3

I'm trying to create an array of objects and later iterate over it and do something with each object. My C++ skills just don't go far enough.

Here's what I have so far. I've tried to strip out all the meaningless code. Whats wrong is my tr object is not what I expect it to be. It's numOfCars property is 0 so I know I'm not accessing the train object that I expected.

#include <stdlib.h>

class Train {
    public:
        int numOfCars;
        void init();
        void move();
};

void Train::init() {
    //code intentionally removed
}

void Train::move() {
    //code intentionally removed
}

const int trainCount = 2;
Train train1;
Train train2;
Train trains[trainCount] {train1, train2};

void setup() {  
    Serial.begin(9600);
    train1.numOfCars = 5;
    train1.init();

    train2.numOfCars = 5;
    train2.init();
}

void loop() {
    for(int n = 0; n < trainCount; n++) {
        Train tr = trains[n];
        Serial.println(tr.numOfCars); //always prints 0
        tr.move();    
    }
}
5

You are not creating an array of references, you are creating the array from the objects; they are being copied. You can see that this by moving the line (and adding an equals)

Train trains[trainCount] = {train1, train2};

to the bottom of your setup method. However, that is beside the point, as you are not fully using the power of arrays. You needn't create separate objects everywhere, simply create an array of objects right off the bat with new[] and use them. Like this:

#include <stdlib.h>

class Train {
    public:
        int numOfCars;
        void init();
        void move();
};

void Train::init() {}
void Train::move() {}

const int trainCount = 2;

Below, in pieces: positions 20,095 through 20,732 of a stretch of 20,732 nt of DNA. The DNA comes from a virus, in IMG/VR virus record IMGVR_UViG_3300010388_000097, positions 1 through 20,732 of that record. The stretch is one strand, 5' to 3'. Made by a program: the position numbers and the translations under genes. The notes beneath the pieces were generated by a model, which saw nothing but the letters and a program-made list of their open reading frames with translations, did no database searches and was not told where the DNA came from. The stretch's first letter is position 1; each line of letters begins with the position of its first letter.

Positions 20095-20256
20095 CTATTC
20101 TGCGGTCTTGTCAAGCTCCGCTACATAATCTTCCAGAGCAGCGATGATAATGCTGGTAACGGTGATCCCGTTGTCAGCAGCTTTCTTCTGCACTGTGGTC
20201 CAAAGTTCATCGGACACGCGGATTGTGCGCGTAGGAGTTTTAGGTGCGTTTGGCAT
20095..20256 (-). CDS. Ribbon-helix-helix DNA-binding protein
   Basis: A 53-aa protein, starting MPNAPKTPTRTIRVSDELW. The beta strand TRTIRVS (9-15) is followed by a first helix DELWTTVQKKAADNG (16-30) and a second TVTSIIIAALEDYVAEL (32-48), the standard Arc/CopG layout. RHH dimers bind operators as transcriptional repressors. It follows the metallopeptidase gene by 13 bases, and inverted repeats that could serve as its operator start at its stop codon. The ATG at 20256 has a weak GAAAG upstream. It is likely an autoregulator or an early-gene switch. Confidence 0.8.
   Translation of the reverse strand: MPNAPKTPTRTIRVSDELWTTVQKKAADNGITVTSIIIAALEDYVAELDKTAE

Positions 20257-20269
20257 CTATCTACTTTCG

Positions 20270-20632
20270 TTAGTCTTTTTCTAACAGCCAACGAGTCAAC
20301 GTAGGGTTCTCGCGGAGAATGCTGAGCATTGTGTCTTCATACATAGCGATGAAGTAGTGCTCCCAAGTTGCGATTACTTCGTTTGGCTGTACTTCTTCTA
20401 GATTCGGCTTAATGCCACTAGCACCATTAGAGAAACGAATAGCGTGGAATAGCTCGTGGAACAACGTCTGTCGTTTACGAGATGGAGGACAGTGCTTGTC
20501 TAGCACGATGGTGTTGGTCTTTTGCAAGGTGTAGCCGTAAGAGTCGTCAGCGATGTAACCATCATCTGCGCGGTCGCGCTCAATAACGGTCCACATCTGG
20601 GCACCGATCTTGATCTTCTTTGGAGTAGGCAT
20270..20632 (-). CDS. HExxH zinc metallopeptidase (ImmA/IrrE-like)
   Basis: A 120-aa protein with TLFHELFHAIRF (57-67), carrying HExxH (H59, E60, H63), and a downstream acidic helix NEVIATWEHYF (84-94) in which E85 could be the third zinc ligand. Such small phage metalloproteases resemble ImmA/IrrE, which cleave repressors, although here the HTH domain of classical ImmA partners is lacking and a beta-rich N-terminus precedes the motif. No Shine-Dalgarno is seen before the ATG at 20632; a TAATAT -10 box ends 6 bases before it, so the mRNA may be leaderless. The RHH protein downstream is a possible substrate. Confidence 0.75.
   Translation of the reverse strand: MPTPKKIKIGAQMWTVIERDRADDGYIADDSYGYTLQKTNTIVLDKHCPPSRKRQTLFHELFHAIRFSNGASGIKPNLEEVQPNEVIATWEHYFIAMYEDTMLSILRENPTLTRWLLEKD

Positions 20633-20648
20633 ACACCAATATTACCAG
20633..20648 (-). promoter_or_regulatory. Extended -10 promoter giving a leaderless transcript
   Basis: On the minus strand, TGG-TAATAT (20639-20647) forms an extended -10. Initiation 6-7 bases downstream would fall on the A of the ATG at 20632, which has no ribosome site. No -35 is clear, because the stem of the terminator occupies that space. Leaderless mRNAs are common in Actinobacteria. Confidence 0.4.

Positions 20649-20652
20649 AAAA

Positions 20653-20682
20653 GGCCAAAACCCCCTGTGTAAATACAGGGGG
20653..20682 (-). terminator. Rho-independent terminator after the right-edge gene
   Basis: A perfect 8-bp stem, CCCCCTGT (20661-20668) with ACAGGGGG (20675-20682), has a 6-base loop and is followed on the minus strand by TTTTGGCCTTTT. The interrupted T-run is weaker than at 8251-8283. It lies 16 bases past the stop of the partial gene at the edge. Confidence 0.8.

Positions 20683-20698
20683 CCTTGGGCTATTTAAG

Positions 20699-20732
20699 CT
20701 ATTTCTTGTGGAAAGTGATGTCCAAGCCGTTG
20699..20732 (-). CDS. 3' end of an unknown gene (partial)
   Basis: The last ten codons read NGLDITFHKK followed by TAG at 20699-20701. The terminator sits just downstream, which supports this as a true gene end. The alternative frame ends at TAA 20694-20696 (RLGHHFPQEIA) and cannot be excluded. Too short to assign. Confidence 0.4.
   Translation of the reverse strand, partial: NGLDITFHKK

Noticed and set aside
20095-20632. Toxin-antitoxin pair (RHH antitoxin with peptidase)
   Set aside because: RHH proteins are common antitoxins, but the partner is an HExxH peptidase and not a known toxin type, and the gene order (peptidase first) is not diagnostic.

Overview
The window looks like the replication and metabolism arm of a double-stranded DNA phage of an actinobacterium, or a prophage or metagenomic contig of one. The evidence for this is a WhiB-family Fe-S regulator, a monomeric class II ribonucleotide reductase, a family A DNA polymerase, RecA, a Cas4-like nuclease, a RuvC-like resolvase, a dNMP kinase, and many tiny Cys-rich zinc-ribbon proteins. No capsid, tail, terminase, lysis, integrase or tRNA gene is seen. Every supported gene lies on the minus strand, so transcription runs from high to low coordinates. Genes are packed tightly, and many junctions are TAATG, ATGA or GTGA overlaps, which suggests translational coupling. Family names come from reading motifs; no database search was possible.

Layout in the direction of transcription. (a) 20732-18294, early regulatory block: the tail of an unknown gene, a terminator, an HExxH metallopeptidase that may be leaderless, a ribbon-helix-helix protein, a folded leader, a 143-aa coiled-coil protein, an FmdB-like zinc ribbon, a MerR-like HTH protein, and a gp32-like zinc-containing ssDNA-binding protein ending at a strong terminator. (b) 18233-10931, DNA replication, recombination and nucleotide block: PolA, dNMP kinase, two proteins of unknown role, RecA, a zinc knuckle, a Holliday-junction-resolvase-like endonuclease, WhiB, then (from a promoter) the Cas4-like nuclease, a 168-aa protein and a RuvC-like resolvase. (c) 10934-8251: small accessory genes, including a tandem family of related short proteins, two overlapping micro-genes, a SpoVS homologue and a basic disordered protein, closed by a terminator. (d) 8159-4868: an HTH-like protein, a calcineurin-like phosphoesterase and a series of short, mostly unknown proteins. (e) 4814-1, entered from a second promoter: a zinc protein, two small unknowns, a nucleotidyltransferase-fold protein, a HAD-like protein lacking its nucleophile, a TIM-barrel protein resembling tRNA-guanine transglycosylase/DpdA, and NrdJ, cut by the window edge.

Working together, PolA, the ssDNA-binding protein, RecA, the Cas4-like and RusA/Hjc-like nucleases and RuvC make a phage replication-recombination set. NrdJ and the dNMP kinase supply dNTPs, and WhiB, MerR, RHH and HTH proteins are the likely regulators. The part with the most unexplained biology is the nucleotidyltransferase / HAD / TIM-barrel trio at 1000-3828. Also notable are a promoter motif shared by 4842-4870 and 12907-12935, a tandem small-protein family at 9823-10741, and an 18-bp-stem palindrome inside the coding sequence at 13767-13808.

Train* trains = new Train[trainCount];

void setup() {
    // initialize trains
    for (int i = 0; i < trainCount; ++i) {
        trains[i].numOfCars = 5;
        trains[i].init();
    }
    Serial.begin(9600);
}

void loop() {
    for(int n = 0; n < trainCount; n++) {
        Serial.println(trains[n].numOfCars); //always prints 0
        trains[n].move();    
    }
}
  • Unless the Train constructor depends on other things being initialized first (in which case you would new in setup()), there is no point in using dynamic memory allocation: just declare Train trains[trainCount];. – Edgar Bonet Feb 19 '16 at 9:43
3

As uint128_t has already put it, your problem is that you are creating an array of copies. You should really avoid copying trains around, especially if you are going to put a significant amount of data in them. Instead, just create them once in the array, and then you can either invoke them as array members directly (e.g. trains[0].init();) or use references.

For example, if you initialize your trains like this:

const int trainCount = 2;
Train trains[trainCount];
Train &train1 = trains[0];
Train &train2 = trains[1];

Then the "real" trains live in the array, and train1 and train2 are references to them. The rest of your code should work fine unchanged. I would however suggest to avoid copying the trains in loop:

void loop() {
    for(int n = 0; n < trainCount; n++) {
        Train &tr = trains[n];        // notice the '&'!
        Serial.println(tr.numOfCars);
        tr.move();    
    }
}

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